AccuSource Blog

Marijuana Mayhem: New Developments

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It is getting to the point where AccuSource may need to start a dedicated marijuana blog and I am beginning to run out of clever marijuana-related titles. First up, employers impacted by Philadelphia laws need to take note of new drug testing requirements. Signed into law on April 28, 2021, Bill 200625 prohibits pre-employment drug testing of applicants for marijuana, similar to restrictions already in place in New York City and Nevada. The bill allows for exceptions based on job or position. The following jobs or professions are still permitted to test prospective employees for marijuana: police officers and other law enforcement positions; positions requiring a commercial driver’s license; positions requiring the supervision or care of children, medical patients, disabled or other vulnerable individuals; and positions where the employee can significantly impact the health or safety of other employees or members of the public. Additionally, the prohibition does not apply where any federal or state statute, regulation, or order requires drug testing of applicants for safety or security purposes; where a contract between the federal government and an employer or the granting of financial assistance from the federal government requires drug testing of applicants; and applicants whose prospective employer is a party to a collective bargaining agreement that specifically addresses the pre-employment drug testing of those applicants. Bill 200625 goes into effect on January 1, 2022, which allows some time for affected employers to update their drug screening programs.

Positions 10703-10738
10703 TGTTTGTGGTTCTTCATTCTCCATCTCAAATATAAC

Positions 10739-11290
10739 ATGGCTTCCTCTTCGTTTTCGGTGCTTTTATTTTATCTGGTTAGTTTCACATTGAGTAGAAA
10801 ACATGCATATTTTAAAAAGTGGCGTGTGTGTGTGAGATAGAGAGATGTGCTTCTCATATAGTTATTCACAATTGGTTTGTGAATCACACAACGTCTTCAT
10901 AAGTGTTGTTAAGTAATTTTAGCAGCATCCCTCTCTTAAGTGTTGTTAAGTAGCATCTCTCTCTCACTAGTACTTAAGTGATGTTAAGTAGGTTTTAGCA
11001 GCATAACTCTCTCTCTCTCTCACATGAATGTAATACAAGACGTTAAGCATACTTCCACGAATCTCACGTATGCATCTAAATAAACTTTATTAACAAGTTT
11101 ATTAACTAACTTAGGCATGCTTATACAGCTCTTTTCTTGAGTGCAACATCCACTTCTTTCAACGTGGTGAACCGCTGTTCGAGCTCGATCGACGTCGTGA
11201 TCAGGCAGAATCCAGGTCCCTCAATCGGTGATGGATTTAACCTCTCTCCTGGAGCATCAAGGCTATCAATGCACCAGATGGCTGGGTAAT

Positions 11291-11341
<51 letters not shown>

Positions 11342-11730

Virginia employers have much less time to prepare for legalized recreational marijuana than previously thought. Originally, legalization was slated to be effective on January 1, 2024 under Senate Bill 1406. However, the governor proposed amendments to drastically move up the timeline, making portions of Senate Bill 1406 effective as of July 1, 2021. We previously wrote about Virginia’s legalized recreational marijuana, but here are some of the major takeaways. Adults who are at least 21 years old will be able to legally possess up to 1 ounce of marijuana starting July 1, 2021. They also are permitted to grow up to 4 marijuana plants at home as of July 1 as long as the plants are not visible to the public. Those who choose to grow marijuana at home must also prevent unauthorized access to the space by minors. Finally, past marijuana convictions will automatically be sealed and expunged. For more information on Senate Bill 1406 and legalized recreational cannabis in Virginia, see our previous blog post High Maintenance: More States Legalize Recreational Weed

If you would like AccuSource to provide a complimentary review of your current background screening compliance program, please contact us at

Jennifer Daimon, Esq. | CIPM

Jennifer Daimon, Esq. | CIPM

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